Investors flock to student accommodation; decline in wine sales; and pizza delivery wars – The Irish Times
Strong demand for student accommodation has fueled substantial interest from real estate investors so far this year, according to a new market update. Ian Curran reports on Cushman & Wakefield research, which shows that the purpose-built student accommodation sector accounted for nearly a fifth of investment in Ireland’s rental housing sector in the first half of the year.
Soaring chicken feed costs Put pressure on Profits from Moy Park, headquartered in Armagh, last year, writes Mark Paul. The company, owned by Brazilian meat giant JBS, saw its profits fall by more than half despite an increase in revenue.
Wine sales plummeted last year after a record year in 2020, according to new data from Drinks Ireland. Eoin Burke-Kennedy reports that wine sales were down 13%, with the drop tied to the reopening of hospitality venues, where customers typically prefer other beverages.
The American information management company Iron Mountain has signed an agreement with Iput to rent more than 15,000 m² of space at Aerodrome Business Park in South West Dublin. Ian Curran has details of the deal, which sees the Boston group join Life Style Sports as the park’s tenants.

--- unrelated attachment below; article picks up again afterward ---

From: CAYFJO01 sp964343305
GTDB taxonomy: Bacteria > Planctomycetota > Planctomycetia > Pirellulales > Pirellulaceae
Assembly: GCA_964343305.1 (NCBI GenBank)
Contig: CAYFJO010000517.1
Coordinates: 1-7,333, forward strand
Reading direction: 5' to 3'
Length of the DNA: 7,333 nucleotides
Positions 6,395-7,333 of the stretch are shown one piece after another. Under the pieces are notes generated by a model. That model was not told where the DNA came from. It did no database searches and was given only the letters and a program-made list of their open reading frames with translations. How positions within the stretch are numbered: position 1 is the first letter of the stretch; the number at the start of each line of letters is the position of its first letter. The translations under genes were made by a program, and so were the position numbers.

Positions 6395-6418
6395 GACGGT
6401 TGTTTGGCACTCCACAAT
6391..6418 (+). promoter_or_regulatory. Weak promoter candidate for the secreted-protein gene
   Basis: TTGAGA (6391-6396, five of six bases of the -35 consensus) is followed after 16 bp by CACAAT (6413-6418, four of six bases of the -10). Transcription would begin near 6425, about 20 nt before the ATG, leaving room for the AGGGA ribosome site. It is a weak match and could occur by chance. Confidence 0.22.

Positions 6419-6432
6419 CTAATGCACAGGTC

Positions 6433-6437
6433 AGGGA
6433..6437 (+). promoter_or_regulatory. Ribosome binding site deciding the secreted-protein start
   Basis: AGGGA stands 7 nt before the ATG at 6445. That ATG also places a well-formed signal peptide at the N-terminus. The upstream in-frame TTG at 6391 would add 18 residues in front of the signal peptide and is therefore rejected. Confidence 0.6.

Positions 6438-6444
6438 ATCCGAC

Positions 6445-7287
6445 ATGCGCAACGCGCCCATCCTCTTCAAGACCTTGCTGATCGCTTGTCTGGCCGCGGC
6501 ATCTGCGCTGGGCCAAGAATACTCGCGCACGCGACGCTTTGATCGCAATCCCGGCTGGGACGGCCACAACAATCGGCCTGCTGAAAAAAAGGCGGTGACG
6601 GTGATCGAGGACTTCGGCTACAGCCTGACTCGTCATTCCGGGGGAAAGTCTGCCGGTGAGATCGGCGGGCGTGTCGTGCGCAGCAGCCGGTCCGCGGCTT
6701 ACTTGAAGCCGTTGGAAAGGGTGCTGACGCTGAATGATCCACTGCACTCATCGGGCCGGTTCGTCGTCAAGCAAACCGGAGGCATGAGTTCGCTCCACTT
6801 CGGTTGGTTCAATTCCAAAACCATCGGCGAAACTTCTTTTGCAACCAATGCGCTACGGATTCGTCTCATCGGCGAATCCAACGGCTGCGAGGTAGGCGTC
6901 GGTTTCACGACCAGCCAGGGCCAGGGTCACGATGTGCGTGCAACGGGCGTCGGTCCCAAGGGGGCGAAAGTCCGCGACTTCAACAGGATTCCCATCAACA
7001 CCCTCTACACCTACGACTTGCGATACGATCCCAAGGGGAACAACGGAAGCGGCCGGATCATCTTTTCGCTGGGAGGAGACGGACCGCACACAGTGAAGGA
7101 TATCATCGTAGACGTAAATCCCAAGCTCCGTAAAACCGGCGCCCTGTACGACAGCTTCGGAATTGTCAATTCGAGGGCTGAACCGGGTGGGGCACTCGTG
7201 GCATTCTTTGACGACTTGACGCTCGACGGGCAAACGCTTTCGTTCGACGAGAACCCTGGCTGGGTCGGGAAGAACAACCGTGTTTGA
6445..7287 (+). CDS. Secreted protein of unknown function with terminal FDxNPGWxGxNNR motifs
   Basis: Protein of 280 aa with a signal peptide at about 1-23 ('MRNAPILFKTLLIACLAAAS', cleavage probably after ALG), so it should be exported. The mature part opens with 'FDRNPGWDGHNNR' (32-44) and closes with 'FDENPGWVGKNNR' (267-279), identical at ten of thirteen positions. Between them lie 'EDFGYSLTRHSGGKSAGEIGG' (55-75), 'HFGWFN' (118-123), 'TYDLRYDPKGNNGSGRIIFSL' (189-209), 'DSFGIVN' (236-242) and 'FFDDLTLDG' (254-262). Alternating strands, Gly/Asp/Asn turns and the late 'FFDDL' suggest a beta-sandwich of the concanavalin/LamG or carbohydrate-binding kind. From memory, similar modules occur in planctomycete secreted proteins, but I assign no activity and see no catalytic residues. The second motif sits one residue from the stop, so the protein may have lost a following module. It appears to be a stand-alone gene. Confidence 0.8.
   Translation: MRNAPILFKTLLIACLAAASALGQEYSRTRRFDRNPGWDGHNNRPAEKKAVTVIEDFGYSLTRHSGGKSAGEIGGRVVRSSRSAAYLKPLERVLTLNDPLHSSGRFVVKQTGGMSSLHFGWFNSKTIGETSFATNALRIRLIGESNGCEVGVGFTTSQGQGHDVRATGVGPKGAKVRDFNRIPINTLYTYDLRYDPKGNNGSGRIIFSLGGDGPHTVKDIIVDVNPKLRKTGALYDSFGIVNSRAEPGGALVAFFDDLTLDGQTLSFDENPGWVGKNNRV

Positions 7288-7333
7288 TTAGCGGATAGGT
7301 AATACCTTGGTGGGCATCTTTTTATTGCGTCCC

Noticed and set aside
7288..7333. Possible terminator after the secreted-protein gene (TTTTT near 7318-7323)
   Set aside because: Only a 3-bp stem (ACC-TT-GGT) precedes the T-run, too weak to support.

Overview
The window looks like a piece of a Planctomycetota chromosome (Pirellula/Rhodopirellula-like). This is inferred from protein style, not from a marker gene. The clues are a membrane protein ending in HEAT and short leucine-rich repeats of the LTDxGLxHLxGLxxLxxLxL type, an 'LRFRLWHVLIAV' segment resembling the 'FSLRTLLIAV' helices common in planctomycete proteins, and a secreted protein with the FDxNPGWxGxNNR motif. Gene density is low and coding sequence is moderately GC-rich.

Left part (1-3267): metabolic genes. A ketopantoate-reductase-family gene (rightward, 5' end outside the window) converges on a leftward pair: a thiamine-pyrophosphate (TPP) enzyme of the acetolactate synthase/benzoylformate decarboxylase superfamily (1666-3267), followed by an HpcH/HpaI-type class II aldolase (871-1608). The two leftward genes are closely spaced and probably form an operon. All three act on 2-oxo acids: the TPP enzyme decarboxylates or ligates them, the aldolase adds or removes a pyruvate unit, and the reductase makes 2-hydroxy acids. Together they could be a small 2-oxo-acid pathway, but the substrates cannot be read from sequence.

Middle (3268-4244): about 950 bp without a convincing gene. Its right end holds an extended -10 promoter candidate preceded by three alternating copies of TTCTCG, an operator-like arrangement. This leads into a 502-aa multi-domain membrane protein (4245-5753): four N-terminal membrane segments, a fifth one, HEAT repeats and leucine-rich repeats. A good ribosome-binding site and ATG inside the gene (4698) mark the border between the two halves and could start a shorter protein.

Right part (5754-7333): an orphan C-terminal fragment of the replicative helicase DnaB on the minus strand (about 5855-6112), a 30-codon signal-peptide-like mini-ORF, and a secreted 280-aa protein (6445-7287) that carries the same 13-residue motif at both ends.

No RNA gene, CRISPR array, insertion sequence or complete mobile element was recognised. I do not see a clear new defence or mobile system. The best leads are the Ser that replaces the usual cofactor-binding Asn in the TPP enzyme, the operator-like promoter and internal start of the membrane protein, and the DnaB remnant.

In his Caution column, Mark Paul considers the potential for ‘greed’ in the Irish market as inflation soars in the economy. He notes that grocery price growth is at its highest level in 15 years and wonders if retailers might ever be tempted to use that as an excuse to pass on larger-than-needed price increases.
Mark also takes an in-depth look at the state pizza delivery market, which he says has attracted powerful backers with deep pockets and big ideas in recent years. Industry sources tell him, however, that a post-Covid jolt from some of the smaller operators could be imminent as inflation bites.
John Fitz Gerald this week focuses on the food processing sector, assessing its importance to the farming community. Both parts of the food economy will need to evolve to cope with climate change, he writes.
In our Work section, Sarah O’Connor assesses research that considers the impact of workplace harassment on female and male victims and perpetrators. Perhaps unsurprisingly, the results differ considerably.
Separately, Olive Keogh speaks to a professional who made a great and happy change to his career just as the state entered its period of continued Covid lockdown in 2020.
This week wild goose is Elaine Herlihy, a Sydney-based marketing expert who hails from a small dairy farm in Knocknagoshel Co Kerry. Herlihy, who spent the summer working from her childhood bedroom, tells Barbara McCarthy about her journey through a business degree and an advanced degree in marketing practice and how she always had an “outside eye”.
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